113:22-25).

Livingston offered Huber a compensation package on May 25, 2012. (See

AFS Ex. 209). Vice President Tim Gillig (“Gillig”) summarized the compensation

agreement in an email to Huber, copying Vann, Aufiero, and Hawkins:

1. [Livingston] will pay you 5.5% of the overall sales for


the project we are sending you today. Note: This is
regardless of how profitable the project is. In other
words, [Livingston] is guaranteeing you this figure.

2. [Livingston] would like to propose you be the the [sic]


project manager on this project. This figure is within
our quote and will be pulled out for your eyes only.

3. [Livingston] will pay you once we get paid per each


progressive payment.

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4. There will be milestones involved and once these are


met the customer will be obligated to pay [Livingston].
If we receive 20% of the overall sale price of the job we
will pay you 20% of your portion of the project. This
will continue until the entire project is complete.

5. Any additional engineering changes will be paid in the


same manner.

Wayne Hawkins will be sending our proposal to you this


afternoon. If you have any questions please feel free to
contact Tom [Aufiero], Wayne, or myself. I hope this
meets your expectation and I look forward to the huge
success this could be to really kick off our relationship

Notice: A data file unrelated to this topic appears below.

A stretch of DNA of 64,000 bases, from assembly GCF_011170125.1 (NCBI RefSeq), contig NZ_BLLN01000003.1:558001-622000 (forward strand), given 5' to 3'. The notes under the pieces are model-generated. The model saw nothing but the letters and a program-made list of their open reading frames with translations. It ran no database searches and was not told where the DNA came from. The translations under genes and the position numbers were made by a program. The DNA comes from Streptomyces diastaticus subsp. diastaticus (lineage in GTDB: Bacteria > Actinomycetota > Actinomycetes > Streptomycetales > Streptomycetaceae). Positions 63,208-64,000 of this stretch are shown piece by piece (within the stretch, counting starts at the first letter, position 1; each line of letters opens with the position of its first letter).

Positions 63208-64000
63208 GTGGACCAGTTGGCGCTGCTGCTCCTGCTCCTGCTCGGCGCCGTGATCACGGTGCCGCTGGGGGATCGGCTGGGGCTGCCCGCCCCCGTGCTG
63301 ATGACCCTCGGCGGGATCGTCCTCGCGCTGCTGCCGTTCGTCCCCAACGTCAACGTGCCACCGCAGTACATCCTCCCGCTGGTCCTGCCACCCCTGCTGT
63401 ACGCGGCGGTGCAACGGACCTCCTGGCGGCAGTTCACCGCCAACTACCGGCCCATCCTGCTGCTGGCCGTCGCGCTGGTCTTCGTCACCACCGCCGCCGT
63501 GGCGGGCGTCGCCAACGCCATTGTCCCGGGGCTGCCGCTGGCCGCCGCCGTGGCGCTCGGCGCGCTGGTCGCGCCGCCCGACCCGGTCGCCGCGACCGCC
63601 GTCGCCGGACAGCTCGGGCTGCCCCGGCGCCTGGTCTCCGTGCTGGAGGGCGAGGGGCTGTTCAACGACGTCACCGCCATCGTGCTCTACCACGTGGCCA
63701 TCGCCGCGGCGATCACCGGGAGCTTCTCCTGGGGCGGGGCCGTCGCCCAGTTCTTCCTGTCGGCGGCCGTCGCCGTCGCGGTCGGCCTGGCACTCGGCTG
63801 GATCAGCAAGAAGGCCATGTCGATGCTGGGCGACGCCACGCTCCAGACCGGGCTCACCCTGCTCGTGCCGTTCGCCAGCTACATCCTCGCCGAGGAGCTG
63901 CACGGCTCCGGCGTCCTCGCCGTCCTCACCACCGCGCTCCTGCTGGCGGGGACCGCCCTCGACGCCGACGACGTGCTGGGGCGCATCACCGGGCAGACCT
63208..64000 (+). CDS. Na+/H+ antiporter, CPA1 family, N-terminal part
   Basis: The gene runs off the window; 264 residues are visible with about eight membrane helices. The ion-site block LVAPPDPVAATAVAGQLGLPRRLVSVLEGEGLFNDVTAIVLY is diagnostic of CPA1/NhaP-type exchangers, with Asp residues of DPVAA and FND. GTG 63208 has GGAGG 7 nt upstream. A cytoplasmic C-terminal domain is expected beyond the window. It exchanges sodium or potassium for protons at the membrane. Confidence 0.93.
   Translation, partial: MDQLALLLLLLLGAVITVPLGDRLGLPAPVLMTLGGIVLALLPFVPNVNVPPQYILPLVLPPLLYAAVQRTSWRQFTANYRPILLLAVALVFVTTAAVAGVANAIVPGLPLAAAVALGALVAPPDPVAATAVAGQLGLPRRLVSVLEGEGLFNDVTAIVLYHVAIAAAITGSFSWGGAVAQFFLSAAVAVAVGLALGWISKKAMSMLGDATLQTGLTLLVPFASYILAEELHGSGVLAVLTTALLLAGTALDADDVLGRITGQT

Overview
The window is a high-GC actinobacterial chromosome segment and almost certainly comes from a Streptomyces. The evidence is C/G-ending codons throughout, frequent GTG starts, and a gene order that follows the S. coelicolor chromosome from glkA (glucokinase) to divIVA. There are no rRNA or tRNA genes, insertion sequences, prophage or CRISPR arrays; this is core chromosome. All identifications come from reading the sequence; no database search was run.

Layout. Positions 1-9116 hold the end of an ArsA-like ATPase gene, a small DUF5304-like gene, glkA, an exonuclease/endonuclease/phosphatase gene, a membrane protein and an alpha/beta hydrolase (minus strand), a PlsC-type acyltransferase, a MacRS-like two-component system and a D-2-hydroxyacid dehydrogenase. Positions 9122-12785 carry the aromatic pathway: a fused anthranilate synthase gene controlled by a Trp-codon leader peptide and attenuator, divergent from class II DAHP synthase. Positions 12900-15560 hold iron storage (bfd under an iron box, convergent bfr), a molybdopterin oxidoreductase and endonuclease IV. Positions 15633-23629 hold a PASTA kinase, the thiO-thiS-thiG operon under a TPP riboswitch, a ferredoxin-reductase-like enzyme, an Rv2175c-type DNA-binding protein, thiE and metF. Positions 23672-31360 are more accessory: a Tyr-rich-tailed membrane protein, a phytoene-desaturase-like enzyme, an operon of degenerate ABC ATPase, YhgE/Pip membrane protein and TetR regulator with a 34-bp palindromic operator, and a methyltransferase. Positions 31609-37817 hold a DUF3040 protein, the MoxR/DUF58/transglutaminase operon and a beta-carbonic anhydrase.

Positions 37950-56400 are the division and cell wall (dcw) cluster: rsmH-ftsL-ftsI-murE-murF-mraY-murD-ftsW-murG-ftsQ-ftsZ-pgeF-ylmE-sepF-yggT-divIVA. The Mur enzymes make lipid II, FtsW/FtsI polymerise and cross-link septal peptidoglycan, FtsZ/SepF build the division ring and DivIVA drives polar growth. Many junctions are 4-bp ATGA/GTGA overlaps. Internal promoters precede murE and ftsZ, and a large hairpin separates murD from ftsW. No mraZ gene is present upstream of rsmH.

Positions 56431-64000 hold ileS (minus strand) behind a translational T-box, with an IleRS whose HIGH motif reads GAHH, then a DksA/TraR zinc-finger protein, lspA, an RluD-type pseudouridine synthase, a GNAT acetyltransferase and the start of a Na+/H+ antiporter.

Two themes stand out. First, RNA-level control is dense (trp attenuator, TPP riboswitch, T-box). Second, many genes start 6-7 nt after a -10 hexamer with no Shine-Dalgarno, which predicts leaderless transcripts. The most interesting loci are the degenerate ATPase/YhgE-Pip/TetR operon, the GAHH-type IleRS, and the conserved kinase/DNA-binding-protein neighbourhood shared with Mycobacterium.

together.

Best Regards,

Tim Gillig
Vice president of Sales
Livingston & Haven

(Id.) Gillig confirmed that the “project” referenced in his email “related to the

[H]ydraulic [S]ystem down on Wallops Island.” (AFS Ex. 277, Gillig Dep. 18:19-19:7,

21:16-22:1, Mar. 3, 2016 (“Gillig Dep.”)). Gillig knew Huber was an AFS employee at

the time he offered the compensation package to him. (See id. at 14:14-15:3). Vann

approved the compensation agreement. (Id. at 16:5-17:1; 9/19/17 Tr. 168:23-169:10).

Vann, like Gillig, knew Huber remained an AFS employee, (9/19/17 Tr. 169:11-14),

yet the package did not include a requirement that Huber leave AFS before joining

Livingston‟s team, (Gillig Dep. 18:7-18). The purpose of the compensation package

was “to pay . . . Huber for business that he steered toward[] or participated in with

Livingston.” (9/19/17 Tr. 169:7-10).

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1. Gripper Arms Contract

Orbital sought bids from both AFS and Livingston for replacement of the